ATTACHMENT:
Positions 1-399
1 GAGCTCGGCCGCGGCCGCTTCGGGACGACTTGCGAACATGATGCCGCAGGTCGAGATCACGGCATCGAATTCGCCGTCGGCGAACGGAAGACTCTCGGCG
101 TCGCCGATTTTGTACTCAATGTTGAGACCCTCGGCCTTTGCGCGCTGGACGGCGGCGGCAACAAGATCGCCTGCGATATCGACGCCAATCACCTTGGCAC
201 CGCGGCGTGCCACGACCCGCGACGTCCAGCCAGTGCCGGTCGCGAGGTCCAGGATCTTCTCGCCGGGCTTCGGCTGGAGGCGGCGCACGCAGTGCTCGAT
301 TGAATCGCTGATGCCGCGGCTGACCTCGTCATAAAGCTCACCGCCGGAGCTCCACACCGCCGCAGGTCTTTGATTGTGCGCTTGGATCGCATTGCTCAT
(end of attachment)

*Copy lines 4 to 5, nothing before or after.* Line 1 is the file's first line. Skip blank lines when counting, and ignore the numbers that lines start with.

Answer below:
201 CGCGGCGTGCCACGACCCGCGACGTCCAGCCAGTGCCGGTCGCGAGGTCCAGGATCTTCTCGCCGGGCTTCGGCTGGAGGCGGCGCACGCAGTGCTCGAT
301 TGAATCGCTGATGCCGCGGCTGACCTCGTCATAAAGCTCACCGCCGGAGCTCCACACCGCCGCAGGTCTTTGATTGTGCGCTTGGATCGCATTGCTCAT